Roman Britain

Roman Britain

2.0 1
by John S. Wacher, John Wacher
     
 
A fully revised edition of an accessible and authoritative account of Roman Britain. Presented in a logical, clearly written and readable style it is the ideal introduction for the newcomer to the subject and a valuable sourcebook for the specialist. John Wacher is Emeritus Professor of Archaeology at the University of Leicester and author of many works on Roman

Overview

A fully revised edition of an accessible and authoritative account of Roman Britain. Presented in a logical, clearly written and readable style it is the ideal introduction for the newcomer to the subject and a valuable sourcebook for the specialist. John Wacher is Emeritus Professor of Archaeology at the University of Leicester and author of many works on Roman Britain including the highly regarded Towns of Roman Britain.

Editorial Reviews

Booknews
Combining his knowledge of modern archaeology and Roman history, Wacher (U. of Leicester) begins with a study of later Iron Age Britain, its society, its economy and its relations with other cultures. He then examines the effects of warfare on it; the problems of growing urbanization and its consequences for the essentially rural population and administrative processes; the day-to-day work and leisure of the population; superstitions and beliefs; and the pressures which caused the final collapse of Roman Britain. For general readers. Distributed by Books International. Annotation c. by Book News, Inc., Portland, Or.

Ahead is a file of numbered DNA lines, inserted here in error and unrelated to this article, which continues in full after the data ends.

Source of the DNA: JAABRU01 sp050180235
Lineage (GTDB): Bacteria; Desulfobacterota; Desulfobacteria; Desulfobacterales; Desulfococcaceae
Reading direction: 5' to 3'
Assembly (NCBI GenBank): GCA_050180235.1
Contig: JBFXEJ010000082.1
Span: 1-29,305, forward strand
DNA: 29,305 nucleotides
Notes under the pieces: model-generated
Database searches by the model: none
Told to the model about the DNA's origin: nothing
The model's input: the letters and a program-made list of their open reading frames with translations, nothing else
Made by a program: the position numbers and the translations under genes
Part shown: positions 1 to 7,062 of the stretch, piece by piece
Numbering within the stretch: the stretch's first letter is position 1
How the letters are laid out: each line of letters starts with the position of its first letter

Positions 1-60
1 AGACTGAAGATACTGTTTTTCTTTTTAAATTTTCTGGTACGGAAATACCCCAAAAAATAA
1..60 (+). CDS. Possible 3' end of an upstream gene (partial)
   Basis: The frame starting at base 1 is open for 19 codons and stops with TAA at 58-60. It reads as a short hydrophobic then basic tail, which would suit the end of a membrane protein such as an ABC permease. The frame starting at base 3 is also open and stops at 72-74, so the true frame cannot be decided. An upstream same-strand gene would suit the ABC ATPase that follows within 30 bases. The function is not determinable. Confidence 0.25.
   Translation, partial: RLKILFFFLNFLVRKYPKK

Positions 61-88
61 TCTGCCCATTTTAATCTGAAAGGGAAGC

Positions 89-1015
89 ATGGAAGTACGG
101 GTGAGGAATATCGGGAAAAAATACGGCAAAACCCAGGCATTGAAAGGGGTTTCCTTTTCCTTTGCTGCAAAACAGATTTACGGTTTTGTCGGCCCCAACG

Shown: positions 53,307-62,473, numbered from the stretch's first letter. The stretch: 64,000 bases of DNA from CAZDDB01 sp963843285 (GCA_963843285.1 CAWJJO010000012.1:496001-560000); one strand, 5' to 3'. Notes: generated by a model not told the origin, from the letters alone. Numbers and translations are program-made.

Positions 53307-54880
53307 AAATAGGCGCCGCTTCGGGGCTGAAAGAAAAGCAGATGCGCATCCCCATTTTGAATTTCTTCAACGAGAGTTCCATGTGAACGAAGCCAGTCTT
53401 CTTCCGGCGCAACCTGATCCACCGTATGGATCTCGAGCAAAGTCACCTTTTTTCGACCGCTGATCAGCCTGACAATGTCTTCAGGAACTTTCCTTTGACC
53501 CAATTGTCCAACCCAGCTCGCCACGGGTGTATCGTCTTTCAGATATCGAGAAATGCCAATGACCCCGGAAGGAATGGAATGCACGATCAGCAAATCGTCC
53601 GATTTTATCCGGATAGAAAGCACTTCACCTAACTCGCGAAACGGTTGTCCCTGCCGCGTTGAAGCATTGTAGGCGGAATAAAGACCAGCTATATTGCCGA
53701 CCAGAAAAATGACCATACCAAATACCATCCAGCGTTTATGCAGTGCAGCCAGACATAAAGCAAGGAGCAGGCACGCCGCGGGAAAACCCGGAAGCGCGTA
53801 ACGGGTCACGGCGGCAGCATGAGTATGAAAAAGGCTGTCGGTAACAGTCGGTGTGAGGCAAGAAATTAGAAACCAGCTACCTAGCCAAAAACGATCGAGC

Product Details

ISBN-13:
9780750914406
Publisher:
Sutton Publishing
Publication date:
06/28/1998
Pages:
320
Product dimensions:
7.06(w) x 9.93(h) x 1.04(d)

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Roman Britain 2 out of 5 based on 0 ratings. 1 reviews.
Anonymous More than 1 year ago
The book is divided into nine chapters: Britain Before The Romans, Warfare And Its Consequences, Cities, Towns, and Minor Settlements, Farms and Gardens, Organization and Management, Work, Superstitions And Beliefs, Leisure, and lastly, And After The Romans? After the last chapter, there are two appendices: Further Reading, and Index. The book begins with the expected front matter, Title Page, copyright acknowledgements, Table of Contents, and a List of Illustrations (detailing maps, photographs, and line drawings contained in the book), and Prefaces to the First and Second Editions. Overall, the maps were adequate. However, within each chapter, the author discussed geographic regions, rivers, and cities, but never located these on the maps. Doing so would have left the reader less confused. One assumption that could be made is this book was intended for a European (or or native of the British Isles) audience, who would have been familiar with English place-names. Another issue I had with the maps is there was no 'overlay' to visually correlate the tribes to the counties in which they lived, or cities and counties. Another item that was annoying, the author seemed to be telling his story strictly from the British point of view, leaving out much detail at critical points about the Romans. For example, he says "and it is this period that the oft-quoted passage of the contemporary geographer, Strabo, refers." He doesn't list which of Strabo's works is the source. Another observation I would make is the index doesn't have all the names or words used in the book listed. I would expect a work of this nature to be more thorough in that regard. Overall, except for the annoyances mentioned above, it was a dense, scholarly, but enjoyable work to read.